Jewish World Review May 23, 2001/ 1 Sivan 5761
Richard Z. Chesnoff
True, Bush made it clear back in January that he had no intention of involving himself as directly as his predecessor did in attempts at regional peacemaking. And L-rd only knows, Dubya is no Bill Clinton.
But as the report released yesterday by former Sen. George Mitchell's commission makes eminently clear, Middle East violence "will keep on getting worse unless the government of Israel and the Palestinians take swift and decisive actions."
Unfortunately, there's no sign of that happening.
The Palestinians are not going to halt the violence they began when they launched their intifadeh in September. And the Israelis are not going to turn the other cheek.
With a rising wave of Palestinian terrorism provoking a daily upsurge in Israel's tough reactions, the Mideast is in a dangerous downward spiral whose bottom point is full-scale war.
Faced with that disaster, it's not enough for the White House simply to call on both sides to implement the Mitchell commission's recommendations for an immediate ceasefire, a Palestinian crackdown on terrorism and a freeze on Israeli settlement growth. It is not enough to send Secretary of State Powell to read the riot act to Palestinian leader Yasser Arafat.
And it is not helpful to have Vice President Cheney appear on the Sunday talk shows to tsk-tsk about Israel's responding to the latest suicide bombing by sending F-16s to hit Palestinian terrorist targets. What would the U.S. do if a neighboring government systematically failed to prevent terrorists from slipping across the border to bomb our shopping malls?
What's needed here is for the President to take matters directly in hand. If the White House wants to save the Middle East peace process from total disintegration, Bush has two choices:
Summon Arafat and Israeli Prime Minister Ariel Sharon to presidentially led talks in Washington.
Take a dramatic break from the domestic agenda and head for the Mideast to knock some heads together.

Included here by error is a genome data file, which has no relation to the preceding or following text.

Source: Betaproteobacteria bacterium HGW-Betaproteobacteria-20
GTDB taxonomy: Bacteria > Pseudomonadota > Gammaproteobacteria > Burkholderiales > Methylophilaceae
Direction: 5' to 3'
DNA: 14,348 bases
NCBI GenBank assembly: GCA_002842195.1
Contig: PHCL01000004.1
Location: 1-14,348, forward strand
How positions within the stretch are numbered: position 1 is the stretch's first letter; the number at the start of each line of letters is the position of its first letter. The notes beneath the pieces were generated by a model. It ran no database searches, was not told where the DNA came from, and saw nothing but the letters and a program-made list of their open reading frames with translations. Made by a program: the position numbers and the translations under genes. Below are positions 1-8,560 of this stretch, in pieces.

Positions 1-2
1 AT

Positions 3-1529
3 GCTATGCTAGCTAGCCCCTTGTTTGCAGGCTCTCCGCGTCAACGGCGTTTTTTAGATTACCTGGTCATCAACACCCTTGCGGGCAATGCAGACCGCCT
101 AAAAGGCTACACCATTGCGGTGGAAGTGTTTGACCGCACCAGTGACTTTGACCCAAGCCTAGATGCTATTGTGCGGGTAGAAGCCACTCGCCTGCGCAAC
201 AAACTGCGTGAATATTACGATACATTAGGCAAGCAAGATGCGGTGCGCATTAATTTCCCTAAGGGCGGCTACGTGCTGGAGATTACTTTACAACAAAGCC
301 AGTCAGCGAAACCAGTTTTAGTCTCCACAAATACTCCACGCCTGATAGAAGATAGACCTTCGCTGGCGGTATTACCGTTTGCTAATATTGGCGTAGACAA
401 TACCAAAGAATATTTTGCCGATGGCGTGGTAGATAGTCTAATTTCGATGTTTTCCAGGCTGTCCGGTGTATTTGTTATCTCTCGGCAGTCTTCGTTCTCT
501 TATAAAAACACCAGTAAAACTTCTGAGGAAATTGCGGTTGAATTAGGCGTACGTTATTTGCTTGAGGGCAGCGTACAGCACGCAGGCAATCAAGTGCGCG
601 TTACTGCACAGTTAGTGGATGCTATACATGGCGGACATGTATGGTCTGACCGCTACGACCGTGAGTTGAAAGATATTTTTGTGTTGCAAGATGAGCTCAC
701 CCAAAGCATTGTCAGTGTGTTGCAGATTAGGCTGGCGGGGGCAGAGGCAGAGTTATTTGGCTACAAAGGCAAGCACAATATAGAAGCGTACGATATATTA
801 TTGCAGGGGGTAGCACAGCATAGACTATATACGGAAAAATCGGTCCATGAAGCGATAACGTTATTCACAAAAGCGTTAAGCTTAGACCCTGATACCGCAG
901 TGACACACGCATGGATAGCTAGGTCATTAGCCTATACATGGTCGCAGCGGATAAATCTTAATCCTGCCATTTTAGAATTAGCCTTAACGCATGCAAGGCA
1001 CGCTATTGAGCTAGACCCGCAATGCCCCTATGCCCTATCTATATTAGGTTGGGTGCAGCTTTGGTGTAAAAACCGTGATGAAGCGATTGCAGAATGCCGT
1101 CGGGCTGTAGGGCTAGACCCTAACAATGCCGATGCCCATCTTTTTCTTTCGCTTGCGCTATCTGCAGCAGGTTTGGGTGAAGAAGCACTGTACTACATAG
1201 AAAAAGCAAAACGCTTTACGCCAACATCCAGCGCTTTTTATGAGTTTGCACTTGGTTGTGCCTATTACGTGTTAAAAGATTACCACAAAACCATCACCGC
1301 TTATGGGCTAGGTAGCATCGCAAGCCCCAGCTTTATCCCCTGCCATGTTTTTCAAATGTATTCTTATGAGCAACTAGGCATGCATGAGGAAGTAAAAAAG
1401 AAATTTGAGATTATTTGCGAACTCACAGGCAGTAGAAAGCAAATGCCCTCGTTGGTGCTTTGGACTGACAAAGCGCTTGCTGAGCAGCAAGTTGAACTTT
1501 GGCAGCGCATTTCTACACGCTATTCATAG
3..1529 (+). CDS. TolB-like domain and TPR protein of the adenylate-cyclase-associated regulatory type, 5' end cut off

Only the prestige — and power — of the American presidency can prevent further disintegration. And only the U.S. can stop what I believe is Arafat's real game plan: to create such havoc that an international body will be forced to come to "protect" the Palestinians.
It seems increasingly clear that this is what Arafat has up his sleeve. Believing the White House uninterested in any further direct involvement, the one-time terrorist chief has decided to fill the vacuum with a force he perceives as friendlier to the Palestinians — say, the European Union or a United Nations commission made up of "neutral" nations that are always ready to blame Israel or at least prepared to equalize guilt between Palestinian terrorists and Israel's legitimate defense forces.
Arafat has been calling for just such international intervention, not coincidentally, since the beginning of this latest intifadeh. He sees it as a way to Palestinian independence on his terms.
For all his crocodile tears, the emir of Gaza doesn't care how many Palestinians are killed in the process or how many children are maimed as long as he achieves what he wants.
And what is it that Arafat wants? Not a Palestinian state that will live in peace and harmony with its Israeli neighbors, but one that will be an interim step toward his ultimate goal: Israel's complete destruction.
It's up to Bush to deny him his